Just as The Prestige (2006) explored the historical figure, Nikola Tesla, Hugo in turn explored a historical figure, the turn-of-the-century French pioneer filmmaker - Georges Méliès, Méliès was a French illusionist turned filmmaker famous for leading many technical and narrative developments in the earliest days of cinema. Méliès, a prolific innovator in the use of special effects, accidentally discovered the substitution stop trick in 1896, and was one of the first filmmakers to use multiple exposures, time-lapse photography, dissolves, and hand-painted color in his work. Because of his ability to seemingly manipulate and transform reality through cinematography, Méliès is sometimes referred to as the first "Cinemagician". Two of his most well-known films are A Trip to the Moon (Le Voyage dans la lune (1902)) and The Impossible Voyage (Voyage à travers l'impossible (1904)). Both stories involve strange, surreal voyages, somewhat in the style of Jules Verne, and are considered among the most important early science fiction films, though their approach is closer to fantasy. Méliès was also an early pioneer of horror cinema, which can be traced back to his The Haunted Castle (Le Manoir du diable (1896)). Méliès died of cancer on January 21st, 1938 — just hours after the passing of Émile Cohl, another great French film pioneer. Before he died, he showed his friends one of his last drawings of a champagne bottle with the cork popped and bubbling over. He then told them: "Laugh, my friends. Laugh with me, laugh for me, because I dream your dreams." He was buried in the Père Lachaise Cemetery. The book’s primary inspiration is the true story of the turn-of-the-century French pioneer filmmaker, his surviving films, and his collection of mechanical, wind-up figures called automata. Selznick decided to add automata to the storyline after reading Edison's Eve by Gaby Wood, which tells the story of Edison's attempt to create a talking wind up doll. Méliès actually had a set of automata, which were either sold or lost. At the end of his life Méliès was broke, even as his films were screening widely in the United States. He did work in a toy booth in a Paris railway station, hence the setting. Selznick drew Méliès's real door in the book.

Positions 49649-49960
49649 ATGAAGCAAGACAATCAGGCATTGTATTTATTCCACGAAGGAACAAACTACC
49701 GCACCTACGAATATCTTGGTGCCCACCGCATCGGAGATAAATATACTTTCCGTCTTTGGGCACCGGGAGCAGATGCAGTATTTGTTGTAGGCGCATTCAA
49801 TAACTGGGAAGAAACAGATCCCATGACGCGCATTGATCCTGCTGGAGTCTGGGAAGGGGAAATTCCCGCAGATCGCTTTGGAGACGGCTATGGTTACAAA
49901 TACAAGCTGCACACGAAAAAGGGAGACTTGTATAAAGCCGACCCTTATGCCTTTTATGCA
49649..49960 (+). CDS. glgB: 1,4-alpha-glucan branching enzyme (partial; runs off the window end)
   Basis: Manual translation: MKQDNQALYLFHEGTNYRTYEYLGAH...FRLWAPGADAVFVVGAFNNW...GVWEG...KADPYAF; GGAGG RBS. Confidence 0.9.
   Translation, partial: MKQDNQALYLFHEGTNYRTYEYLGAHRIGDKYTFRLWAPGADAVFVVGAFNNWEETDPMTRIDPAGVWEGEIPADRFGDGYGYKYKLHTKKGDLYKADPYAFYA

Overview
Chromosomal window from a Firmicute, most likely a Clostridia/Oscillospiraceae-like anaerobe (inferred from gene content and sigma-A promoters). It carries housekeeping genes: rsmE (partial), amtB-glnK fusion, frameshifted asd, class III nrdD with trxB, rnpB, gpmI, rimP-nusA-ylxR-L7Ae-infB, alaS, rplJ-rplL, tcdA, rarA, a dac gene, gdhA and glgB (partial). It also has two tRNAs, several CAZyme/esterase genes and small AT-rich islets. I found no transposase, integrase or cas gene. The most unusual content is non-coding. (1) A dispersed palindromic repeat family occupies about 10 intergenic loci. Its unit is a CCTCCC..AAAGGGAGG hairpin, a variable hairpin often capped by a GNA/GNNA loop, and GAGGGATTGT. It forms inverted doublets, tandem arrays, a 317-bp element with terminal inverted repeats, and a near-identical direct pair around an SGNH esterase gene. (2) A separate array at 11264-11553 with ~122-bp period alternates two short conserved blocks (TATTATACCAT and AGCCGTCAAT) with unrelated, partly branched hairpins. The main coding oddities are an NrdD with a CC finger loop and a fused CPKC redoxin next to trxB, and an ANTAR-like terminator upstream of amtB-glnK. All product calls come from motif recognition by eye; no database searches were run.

While certainly ambitious—and every bit as visually dazzling as one might expect—unlike most 3D movies which emphasizes visual splendor at the expense of its source material's vibrant heart. Scorsese’s Hugo however emphasizes both visual splendor as well as the material’s vibrant heart in sync like clockwork. Scorsese is exactly the right person to adapt such a delicately rendered story, and his 3D feature plays like the amazing drawings and images from the mind of Méliès’s imagination, coming to life before our eyes. The film was a lot of fun and less a conventional movie adaptation than a magical, imaginative, vividly lavish theatrical celebration of the emotional and adventurous material that Selznick brought to our bookshelves with an almost child-like sense of wonder. Magnificent is the only word to describe Kingsley’s performance — one of the best movies by Scorsese so far, magical in its charm and connections, the film reveals nothing more than an epic yet intimate love letter to cinema. To conclude, it is a miraculous achievement of storytelling and a landmark of visual mastery and one of the best films of 2011.
Simon says Hugo receives: